Our will is stored with our attorney, as is our power of attorney, health power of attorney, living will, all those documents that old people need to avoid becoming Methuselah on a ventilator. We leave a house full of treasures that our son’s widow has done nothing to deserve, having only visited us twice in eleven years and never even a Christmas card, so please arrange for a burial plot at least thirty feet square, hire a backhoe to dig it out eight feet deep, and bury all those treasures with us. (They say you can’t take them with you, but what is it going to hurt us to try? We’ll be dead already anyway.) Our headstones should be substantial; not tall as Stonehenge, not carved as elaborately as Mt. Rushmore, but readable from a few hundred yards away. Set up spotlights as needed, arrange a sound track that plays all day, every day, with such music as will glorify our lives but not incur royalties or complaints from the neighbors. Have the Ohio Department of Transportation add a freeway sign directing visitors to the site. Make sure Google notes it in its Maps app. Pave a parking lot next to it with space enough for fifty cars. Arrange for a restaurant across the road so people can dine while taking in our grave site; a Cracker Barrel would do, as the rocking chairs on their porch would provide a comfortable view. You don’t need to build an airplane runway, that would be “over the top,” but a diorama of the site placed near baggage claim at John Glenn International Airport would be appropriate. (See if the local tourism board will share that expense.)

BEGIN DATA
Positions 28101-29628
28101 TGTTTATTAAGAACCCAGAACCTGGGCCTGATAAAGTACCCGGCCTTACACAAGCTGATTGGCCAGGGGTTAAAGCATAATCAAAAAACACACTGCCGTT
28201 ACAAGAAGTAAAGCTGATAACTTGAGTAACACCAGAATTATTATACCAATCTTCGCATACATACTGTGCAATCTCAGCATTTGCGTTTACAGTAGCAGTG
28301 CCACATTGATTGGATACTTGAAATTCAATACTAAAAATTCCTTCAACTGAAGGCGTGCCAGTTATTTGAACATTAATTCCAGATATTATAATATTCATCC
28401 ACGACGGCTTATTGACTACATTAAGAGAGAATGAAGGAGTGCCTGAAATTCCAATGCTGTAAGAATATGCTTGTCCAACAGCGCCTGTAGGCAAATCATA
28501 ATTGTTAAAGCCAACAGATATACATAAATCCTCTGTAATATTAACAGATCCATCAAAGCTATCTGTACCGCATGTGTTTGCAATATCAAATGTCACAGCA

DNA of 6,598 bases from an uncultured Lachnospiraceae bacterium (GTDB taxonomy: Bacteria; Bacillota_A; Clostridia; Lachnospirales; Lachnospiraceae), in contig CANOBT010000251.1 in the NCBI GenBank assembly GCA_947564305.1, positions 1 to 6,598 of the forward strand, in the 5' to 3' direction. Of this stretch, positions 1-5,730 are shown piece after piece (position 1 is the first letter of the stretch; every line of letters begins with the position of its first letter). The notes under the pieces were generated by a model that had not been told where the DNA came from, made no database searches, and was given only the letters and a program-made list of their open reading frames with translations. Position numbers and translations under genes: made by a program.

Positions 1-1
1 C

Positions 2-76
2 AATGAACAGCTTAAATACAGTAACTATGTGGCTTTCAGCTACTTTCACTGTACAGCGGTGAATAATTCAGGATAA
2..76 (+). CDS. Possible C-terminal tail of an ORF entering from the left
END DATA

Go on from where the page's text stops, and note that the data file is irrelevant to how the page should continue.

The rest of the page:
As a token of our appreciation, you may keep the cats.
Tom Barlow is an Ohio author of poetry, short stories and novels. His work has appeared in journals and anthologies including PlainSongs, Ekphrastic Review, Voicemail Poetry, Hobart, Tenemos, Redivider, Aji, The New York Quarterly, and many more. See more at tombarlowauthor.com.